You’re a software engineer and data scientist, yet you’re also the recent winner of Kaggle’s Africa Soil Property Prediction Challenge. From this win, it’s obvious that you’ve had tremendous success in applying your software and data expertise to solve an environmental problem, but how did you do this? Did you need to learn enough about soil properties to help you understand the data insights you generated, or did you work based on empirical data-based evidence alone? In other words, how could a software engineer solve an environmental problem better than competing environmental data scientists? It’s remarkable!

Successful software engineers have "algorithmic" minds and this often helps them make good decisions when solving almost any type of complicated business problem. Algorithmic thinking makes it easier for software engineers to extend their programming skills in order to find shorter and faster ways to solutions. On the other hand, data scientists can understand data, and the hidden facts among data, better and faster than others. Experience is a data scientist’s most valuable asset. Without enough experience, a smart data scientist is still like a little child.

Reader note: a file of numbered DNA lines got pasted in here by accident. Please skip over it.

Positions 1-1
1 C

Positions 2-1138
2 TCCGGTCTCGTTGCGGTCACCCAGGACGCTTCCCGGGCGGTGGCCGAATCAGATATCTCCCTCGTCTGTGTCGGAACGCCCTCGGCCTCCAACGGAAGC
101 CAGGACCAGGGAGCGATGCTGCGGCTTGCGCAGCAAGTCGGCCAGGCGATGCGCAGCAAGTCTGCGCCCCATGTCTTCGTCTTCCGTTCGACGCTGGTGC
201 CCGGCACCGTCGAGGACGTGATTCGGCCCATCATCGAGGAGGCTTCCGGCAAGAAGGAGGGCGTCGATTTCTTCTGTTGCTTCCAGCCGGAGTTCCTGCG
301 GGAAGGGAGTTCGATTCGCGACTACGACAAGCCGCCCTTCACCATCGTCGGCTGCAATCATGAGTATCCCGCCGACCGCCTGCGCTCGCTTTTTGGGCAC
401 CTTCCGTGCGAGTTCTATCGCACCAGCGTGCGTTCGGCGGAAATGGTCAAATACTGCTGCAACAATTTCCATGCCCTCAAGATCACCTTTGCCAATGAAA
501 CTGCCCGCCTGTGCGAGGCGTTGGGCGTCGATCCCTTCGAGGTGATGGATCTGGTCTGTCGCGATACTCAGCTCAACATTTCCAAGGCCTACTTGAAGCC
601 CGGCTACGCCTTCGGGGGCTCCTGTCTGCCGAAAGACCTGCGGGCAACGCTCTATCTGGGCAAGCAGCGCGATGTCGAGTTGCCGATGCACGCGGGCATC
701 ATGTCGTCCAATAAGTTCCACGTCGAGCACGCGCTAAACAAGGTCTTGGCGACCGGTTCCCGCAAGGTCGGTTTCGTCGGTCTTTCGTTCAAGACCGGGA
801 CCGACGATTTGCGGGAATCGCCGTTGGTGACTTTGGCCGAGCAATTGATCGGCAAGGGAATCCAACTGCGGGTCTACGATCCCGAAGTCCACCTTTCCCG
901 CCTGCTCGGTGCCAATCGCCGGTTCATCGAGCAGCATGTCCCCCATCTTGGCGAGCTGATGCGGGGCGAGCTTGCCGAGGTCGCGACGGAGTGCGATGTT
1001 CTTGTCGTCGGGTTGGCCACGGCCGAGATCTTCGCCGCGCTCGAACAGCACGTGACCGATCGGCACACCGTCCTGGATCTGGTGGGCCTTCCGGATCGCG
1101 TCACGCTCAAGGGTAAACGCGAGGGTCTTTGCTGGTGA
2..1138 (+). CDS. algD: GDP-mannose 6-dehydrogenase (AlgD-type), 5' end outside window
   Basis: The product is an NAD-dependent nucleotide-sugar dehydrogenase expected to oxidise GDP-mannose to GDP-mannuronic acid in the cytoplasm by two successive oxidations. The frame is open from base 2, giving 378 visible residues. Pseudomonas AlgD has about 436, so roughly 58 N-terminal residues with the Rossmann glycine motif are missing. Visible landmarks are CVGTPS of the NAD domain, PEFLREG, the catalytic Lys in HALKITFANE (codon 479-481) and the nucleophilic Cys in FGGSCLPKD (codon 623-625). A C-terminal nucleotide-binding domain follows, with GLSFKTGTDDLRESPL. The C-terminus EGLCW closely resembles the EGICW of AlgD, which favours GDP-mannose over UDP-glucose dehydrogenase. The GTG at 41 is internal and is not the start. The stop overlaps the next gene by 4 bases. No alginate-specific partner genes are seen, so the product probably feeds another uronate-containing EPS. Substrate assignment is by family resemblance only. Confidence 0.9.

Experience is a data scientist’s most valuable asset. Without enough experience, a smart data scientist is still like a little child

So data scientists with programming skills, and software engineers with enough background knowledge in statistics and machine learning, are not confined to using only pre-built tools and packages. Rather, they can write their own codes to bring the flexibility and power of programming into data science.